A clear memory I have of that final week came at the end of the second day. I waited for him after the show and told him, "Hey, I just wanted to say that was the most incredible thing I've ever seen in my life." He did not like to be complimented at all—he was very humble. He looked up at me, and he kind of gave me a smirk and said, "Thank you." That was pretty big for him to even accept that high of a compliment and meant he really got that he knew what he was doing was incredible. I'm so glad I had that interaction with him. Normally, I didn't want to bug him when he was done. Just for whatever reason I felt compelled to, because it was true—it was unbelievable.

A lot of people probably would have retired after the initial diagnosis. Did he ever speak to you about why he continued working?

I don't think that it ever occurred to him that he would stop. I think what drove him was he had great pride in what he did, and that he was able to do it at a high level. He felt that Jeopardy! was important and what it did as a safe haven from the rest of the world, as a celebration of intellect.

You mentioned earlier about him being humble. He frequently said he wasn't the star of Jeopardy!, but the contestants were the real stars, which is not entirely true. Does finding someone of his character add to the pressure of finding a permanent replacement?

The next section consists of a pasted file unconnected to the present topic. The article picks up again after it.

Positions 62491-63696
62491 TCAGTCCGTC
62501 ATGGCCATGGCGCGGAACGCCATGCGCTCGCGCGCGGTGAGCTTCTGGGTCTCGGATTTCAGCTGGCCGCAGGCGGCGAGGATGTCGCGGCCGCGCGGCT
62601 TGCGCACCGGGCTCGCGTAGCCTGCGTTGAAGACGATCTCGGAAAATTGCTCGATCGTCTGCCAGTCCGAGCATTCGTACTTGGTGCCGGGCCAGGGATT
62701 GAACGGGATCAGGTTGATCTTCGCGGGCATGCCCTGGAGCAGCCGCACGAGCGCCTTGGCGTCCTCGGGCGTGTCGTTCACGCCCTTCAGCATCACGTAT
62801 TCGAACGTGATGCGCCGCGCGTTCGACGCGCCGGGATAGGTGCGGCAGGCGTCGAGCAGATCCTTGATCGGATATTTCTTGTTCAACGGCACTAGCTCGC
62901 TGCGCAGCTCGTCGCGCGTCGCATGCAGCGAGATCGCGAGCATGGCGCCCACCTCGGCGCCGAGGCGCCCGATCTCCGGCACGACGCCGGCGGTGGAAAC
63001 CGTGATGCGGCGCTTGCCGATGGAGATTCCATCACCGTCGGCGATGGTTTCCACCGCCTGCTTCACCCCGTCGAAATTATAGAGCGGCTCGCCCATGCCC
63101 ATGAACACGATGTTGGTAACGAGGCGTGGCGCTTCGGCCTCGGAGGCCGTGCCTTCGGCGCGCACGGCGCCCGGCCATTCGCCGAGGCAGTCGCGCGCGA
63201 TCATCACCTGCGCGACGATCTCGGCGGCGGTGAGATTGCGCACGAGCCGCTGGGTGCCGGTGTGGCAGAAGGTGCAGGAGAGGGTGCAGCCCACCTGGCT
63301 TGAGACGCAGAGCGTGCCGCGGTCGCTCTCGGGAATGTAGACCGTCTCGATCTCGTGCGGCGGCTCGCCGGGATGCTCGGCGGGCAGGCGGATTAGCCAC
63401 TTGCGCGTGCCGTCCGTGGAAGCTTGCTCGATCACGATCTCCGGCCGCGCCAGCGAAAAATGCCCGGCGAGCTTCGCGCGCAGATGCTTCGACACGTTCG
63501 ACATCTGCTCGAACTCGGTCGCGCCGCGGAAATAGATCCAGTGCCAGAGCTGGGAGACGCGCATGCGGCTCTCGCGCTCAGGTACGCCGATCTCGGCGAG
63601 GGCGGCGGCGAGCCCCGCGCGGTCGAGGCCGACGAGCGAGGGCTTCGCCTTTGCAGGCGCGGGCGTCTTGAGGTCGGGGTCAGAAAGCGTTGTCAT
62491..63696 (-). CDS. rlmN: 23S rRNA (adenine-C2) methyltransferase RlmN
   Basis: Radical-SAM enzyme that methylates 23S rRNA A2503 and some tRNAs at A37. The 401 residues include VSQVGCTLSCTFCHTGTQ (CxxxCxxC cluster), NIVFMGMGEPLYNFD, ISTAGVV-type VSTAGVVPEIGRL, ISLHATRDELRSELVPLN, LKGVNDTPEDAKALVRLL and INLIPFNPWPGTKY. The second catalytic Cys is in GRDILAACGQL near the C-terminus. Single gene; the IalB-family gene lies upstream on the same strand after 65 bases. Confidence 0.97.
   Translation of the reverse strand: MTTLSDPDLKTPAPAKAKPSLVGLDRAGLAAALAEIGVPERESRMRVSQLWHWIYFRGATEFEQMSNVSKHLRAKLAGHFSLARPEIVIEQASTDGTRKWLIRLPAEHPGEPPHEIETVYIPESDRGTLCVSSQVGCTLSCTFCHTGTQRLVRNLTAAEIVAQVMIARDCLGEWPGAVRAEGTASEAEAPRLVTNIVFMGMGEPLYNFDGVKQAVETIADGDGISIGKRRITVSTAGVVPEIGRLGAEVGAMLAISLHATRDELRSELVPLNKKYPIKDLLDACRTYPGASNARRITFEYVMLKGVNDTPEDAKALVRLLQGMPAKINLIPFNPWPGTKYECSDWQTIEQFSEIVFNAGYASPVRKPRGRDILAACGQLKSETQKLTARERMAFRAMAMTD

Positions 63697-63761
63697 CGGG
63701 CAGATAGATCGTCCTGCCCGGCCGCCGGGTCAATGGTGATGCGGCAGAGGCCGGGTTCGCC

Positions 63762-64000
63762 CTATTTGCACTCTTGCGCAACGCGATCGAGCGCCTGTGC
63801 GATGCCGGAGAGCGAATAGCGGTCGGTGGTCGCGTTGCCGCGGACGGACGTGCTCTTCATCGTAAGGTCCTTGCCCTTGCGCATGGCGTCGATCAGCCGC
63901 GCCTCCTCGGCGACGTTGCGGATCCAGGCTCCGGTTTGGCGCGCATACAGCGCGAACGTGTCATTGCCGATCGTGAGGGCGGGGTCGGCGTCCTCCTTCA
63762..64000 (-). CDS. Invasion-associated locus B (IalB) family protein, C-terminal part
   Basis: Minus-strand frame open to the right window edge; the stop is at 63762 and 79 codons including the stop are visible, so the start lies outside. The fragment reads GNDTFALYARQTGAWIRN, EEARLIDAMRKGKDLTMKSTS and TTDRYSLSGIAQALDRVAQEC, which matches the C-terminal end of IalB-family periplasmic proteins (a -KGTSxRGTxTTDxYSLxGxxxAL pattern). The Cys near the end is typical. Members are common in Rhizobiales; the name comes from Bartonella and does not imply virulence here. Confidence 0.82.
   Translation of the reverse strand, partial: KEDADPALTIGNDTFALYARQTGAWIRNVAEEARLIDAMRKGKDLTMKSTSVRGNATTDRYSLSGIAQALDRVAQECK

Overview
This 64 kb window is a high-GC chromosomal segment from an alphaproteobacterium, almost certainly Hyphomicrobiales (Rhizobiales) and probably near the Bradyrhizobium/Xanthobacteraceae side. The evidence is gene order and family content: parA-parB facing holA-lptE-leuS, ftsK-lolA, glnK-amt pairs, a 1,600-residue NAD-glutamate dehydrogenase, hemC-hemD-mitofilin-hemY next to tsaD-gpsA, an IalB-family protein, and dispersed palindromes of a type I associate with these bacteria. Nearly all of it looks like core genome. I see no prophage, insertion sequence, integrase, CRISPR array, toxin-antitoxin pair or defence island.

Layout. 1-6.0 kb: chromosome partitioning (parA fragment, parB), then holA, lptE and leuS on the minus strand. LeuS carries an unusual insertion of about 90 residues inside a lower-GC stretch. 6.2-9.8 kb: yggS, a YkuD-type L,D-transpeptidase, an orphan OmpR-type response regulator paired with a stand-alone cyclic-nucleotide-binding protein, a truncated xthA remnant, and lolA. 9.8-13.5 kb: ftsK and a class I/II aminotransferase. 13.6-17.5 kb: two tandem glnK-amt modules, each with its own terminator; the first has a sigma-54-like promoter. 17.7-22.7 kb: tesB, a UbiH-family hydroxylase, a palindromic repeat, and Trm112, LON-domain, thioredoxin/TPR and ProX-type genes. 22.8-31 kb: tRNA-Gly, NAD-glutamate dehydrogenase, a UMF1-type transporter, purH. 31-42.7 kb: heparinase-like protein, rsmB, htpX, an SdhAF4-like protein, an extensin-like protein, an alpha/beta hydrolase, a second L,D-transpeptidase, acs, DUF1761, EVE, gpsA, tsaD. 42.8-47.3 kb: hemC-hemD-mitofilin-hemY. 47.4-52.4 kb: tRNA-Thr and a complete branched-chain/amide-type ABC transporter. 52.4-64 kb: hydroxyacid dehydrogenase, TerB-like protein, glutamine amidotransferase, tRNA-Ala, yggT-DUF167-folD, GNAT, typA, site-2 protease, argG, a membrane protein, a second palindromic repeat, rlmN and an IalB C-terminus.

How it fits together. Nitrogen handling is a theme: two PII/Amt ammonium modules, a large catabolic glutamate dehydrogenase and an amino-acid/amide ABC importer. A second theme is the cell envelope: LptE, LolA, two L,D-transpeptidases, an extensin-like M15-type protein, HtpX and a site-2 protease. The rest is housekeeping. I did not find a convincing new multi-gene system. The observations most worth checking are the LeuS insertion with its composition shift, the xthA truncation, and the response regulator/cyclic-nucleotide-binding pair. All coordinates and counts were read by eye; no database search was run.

Well, Alex was a superstar. Part of what made him a superstar was that he was humble. And he did make Jeopardy! about the contestants. Is there a strain to want to make sure that we pick the right person? Absolutely. This is a beloved franchise, one that I happen to think is more important than the average television show, for what it does and what it stands for. I think the great thing is we had a host for 37 years whose DNA lives in that building. The way we write the clues, the way we shoot the show, the way the meetings are conducted—all of those things are through him. So, he left the show in great shape, because of everything that he had done.

Do you have any idea of how far along you might be in the process of picking another host?